What is amazing about quality period pieces is the ability to draw parallels between that particular time and the present. To use the past or the future as a window into the current makes everything feel a bit more real. The Jackie Robinson biopic “42” does exactly that.
“42” is a fine sports movie although it is nothing special. I left the theatre entertained and enlightened in certain aspects of Robinson’s journey, but this movie will be up for no awards. What the film did do well is highlight the brutality Robinson was met with on a daily basis. The seething opposition aimed at one man was truly horrendous, but accurate. Overall, the film is a poignant examination of intolerance, ignorance and cruelty among the masses.
Breaking barriers is an immense challenge. While I am extremely proud and thankful that Jackie Robinson had the emotional and mental fortitude to accomplish such a change, the work is not over. Today, we face a new barrier.
The sexual orientation barrier.
There is not a single openly gay active athlete in America’s four major sports (NBA, NHL, MLB, NFL). Players have come out but only after retiring. Is our sports culture so single minded that closeted gay athletes are afraid to come out? Will they be met with the same vitriol that Robinson was once forced to endure?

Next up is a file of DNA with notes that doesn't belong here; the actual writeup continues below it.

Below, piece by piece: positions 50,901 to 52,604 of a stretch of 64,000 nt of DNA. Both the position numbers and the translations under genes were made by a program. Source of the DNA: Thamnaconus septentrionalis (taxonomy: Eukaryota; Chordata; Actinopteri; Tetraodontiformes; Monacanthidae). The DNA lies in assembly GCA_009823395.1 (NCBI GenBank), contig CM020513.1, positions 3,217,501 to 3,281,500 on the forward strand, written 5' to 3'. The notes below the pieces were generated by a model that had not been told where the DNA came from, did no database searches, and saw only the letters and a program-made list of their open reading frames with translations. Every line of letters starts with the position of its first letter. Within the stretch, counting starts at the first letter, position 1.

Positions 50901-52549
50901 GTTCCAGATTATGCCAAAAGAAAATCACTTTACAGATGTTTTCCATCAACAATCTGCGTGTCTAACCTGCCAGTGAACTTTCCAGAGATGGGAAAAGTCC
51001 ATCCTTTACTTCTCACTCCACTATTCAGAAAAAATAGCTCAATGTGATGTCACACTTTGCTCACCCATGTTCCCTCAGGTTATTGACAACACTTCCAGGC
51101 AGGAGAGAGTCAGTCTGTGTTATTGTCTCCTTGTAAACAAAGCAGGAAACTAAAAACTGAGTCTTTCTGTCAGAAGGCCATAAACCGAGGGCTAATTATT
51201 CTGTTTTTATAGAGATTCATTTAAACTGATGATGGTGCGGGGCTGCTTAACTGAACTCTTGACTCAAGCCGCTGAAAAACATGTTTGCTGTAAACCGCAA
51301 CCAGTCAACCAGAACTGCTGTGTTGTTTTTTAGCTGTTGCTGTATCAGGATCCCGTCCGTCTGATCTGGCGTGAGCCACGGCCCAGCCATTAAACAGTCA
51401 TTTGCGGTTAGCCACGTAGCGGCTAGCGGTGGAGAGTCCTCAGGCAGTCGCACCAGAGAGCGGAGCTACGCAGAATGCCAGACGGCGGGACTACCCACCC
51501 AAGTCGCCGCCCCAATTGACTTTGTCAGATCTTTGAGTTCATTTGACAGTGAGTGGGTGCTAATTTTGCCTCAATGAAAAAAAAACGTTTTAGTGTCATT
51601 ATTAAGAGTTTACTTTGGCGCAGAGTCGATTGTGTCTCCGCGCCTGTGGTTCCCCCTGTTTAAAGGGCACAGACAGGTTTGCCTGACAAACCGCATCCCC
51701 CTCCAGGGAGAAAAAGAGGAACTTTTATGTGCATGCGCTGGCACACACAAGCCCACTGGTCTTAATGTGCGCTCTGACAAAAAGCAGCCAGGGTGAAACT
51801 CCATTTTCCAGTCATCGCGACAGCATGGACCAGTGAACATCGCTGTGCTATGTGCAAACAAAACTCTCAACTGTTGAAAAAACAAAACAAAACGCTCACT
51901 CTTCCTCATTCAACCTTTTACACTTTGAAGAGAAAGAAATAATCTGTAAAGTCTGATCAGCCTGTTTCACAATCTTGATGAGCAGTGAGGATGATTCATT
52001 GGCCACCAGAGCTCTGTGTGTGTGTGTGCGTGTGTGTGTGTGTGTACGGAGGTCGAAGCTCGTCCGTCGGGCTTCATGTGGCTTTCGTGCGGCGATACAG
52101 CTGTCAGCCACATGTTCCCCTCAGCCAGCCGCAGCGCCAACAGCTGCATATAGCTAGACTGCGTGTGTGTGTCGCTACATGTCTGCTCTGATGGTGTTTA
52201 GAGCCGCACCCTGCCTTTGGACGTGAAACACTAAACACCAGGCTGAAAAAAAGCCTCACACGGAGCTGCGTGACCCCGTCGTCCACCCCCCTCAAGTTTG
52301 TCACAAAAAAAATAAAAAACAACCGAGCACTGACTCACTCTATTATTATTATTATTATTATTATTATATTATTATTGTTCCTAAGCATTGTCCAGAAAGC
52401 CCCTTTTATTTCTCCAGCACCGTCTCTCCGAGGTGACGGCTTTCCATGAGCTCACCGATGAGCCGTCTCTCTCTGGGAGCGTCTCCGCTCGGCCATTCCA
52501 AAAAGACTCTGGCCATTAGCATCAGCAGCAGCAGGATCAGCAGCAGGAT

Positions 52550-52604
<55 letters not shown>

Of course, there are some examples of courageous honesty that are met with nothing but support. Brittney Griner, the likely number one overall pick in the WNBA draft, recently confirmed the rumors of her sexual orientation. “Be who you are” Griner said in her statement. All Robinson wanted to be was a ballplayer but for the longest time the public wouldn’t let him, only because he was a littler different than them.
Change is a slow process. It takes years to gain full acceptance in some instances. We can only hope that society has changed enough that a gay athletes would even be a blip on the radar anymore.
Former Baltimore Ravens linebacker, Brendon Ayanbadejo, has expressed his staunch support for gay marriage and worked hard to spread acceptance throughout the NFL. In fact, Ayanbadejo says that they are in talks with up to four current players about coming out publicly. This would forever shift the landscape for gay athletes and truly test the sports culture’s readiness for such a change. But, what would be the reaction both in and outside of the locker room?
Instead, let us hope for a little rainbow-color in there.